Nanomanufacturing: path to implementing nanotechnology

carbon-nanotube(Nanowerk News) If the promise of nanotechnology is to be fulfilled, then research programs must leapfrog to new nanomanufacturing processes. That’s the conclusion of a review of the current state of nanoscience and nanotechnology to be published in the International Journal of Nanomanufacturing (“Nanomanufacturing: path to implementing nanotechnology”).
Khershed Cooper of the Materials Science and Technology Division, at the Naval Research Laboratory, in Washington, DC and Ralph Wachter of the Division of Computer and Network Systems, at the National Science Foundation, in Arlington, Virginia, USA, explain how research in nanoscience and the emerging applications in nanotechnology have led to new understanding of the properties of matter as well producing many novel materials, structures and devices.
Indeed, the list of possible applications of nanotechnology continues to grow: water filtration and purification, engineered composite materials with modified mechanical properties controlled electrical behaviour and corrosion resistance. There are nano-based materials being used as sealants, anti-fogging and abrasion resistant coatings for glass and other materials, conductive resins, paints and electromagnetic shielding as well as sensors, self-healing materials, super-hydrophobic surfaces, solar cells and ultracapacitors for energy storage as well as materials for armour and protection against bullets and bombs.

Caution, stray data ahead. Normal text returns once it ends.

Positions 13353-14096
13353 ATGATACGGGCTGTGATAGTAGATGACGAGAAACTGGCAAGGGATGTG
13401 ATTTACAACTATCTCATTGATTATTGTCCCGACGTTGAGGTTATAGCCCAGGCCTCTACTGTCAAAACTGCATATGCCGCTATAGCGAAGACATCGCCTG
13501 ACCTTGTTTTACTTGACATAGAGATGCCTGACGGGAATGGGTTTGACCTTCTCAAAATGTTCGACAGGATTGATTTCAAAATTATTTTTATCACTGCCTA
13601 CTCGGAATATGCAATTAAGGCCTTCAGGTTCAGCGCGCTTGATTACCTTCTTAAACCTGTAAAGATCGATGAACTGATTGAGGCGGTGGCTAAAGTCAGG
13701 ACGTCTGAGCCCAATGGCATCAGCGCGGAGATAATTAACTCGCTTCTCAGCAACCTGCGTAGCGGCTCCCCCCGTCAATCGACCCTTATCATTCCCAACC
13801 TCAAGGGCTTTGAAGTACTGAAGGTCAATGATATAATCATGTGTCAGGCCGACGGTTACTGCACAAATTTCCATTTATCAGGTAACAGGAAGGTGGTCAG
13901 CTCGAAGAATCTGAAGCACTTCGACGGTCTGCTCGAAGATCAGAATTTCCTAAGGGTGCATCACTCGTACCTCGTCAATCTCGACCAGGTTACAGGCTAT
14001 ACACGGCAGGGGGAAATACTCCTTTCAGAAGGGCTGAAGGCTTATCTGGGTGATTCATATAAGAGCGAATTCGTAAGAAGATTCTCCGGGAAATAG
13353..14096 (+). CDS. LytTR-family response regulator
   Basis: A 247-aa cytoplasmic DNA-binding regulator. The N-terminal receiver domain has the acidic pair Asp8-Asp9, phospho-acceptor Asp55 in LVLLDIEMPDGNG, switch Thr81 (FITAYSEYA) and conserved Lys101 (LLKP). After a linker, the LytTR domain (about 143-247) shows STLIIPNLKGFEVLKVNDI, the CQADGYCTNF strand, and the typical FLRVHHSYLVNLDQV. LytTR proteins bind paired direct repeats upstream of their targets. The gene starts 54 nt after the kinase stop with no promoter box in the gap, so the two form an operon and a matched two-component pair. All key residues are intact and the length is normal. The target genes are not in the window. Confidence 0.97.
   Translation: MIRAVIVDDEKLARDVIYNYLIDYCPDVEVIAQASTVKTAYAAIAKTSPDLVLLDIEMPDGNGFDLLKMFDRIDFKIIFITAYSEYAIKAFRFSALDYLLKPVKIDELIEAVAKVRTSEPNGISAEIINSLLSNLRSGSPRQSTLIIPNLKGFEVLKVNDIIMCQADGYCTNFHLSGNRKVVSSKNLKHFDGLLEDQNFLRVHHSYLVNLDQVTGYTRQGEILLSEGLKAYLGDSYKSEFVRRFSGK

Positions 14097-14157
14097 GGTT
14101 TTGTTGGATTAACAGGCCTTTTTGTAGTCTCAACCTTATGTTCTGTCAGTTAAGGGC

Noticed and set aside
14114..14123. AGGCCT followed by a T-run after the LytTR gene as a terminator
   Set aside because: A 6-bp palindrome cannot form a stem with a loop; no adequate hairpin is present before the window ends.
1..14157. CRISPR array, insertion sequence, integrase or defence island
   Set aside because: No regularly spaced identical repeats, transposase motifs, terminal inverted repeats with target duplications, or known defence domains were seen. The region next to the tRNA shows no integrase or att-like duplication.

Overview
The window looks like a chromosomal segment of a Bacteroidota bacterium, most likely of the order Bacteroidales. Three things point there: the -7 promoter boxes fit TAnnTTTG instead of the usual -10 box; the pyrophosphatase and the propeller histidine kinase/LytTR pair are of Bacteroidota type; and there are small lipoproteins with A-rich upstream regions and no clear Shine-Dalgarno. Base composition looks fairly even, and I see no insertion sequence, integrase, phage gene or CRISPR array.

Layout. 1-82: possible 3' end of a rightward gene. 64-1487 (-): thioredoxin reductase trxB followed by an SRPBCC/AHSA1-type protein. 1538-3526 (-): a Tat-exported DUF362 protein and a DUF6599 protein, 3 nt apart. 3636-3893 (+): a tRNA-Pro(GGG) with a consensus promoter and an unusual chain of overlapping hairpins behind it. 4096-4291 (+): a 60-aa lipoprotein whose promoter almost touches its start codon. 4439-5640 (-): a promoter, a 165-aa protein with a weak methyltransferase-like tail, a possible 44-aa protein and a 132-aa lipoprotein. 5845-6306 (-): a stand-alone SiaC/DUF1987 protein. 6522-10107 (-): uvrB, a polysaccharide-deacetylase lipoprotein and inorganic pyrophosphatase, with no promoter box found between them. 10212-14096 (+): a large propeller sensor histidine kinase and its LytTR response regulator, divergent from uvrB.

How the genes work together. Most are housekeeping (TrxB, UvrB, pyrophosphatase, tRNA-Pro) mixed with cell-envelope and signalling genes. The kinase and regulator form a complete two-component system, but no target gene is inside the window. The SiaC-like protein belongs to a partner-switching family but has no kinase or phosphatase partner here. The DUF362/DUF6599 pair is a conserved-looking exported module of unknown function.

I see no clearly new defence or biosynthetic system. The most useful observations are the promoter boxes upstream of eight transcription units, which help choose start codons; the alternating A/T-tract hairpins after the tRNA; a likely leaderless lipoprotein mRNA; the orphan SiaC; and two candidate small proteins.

The team’s own research has focused on developing tools and techniques to make scalable processes for nanomanufacturing. They are investigating massively parallel techniques, masks and maskless processes for making 3D structures with nanoscopic features. However, they also suggest that several obstacles must be surmounted for nanotechnology to thrive as a future industrial endeavour. In particular, the team believes that research and development should be directed in the following areas:
  • – Multi-scale design, modelling and simulation of nanosystems.
  • – Component integration within large-scale systems.
  • – Integration across physical scales.
  • – Qualification, certification, verification and validation.
  • – Cyber-enabled manufacturing systems.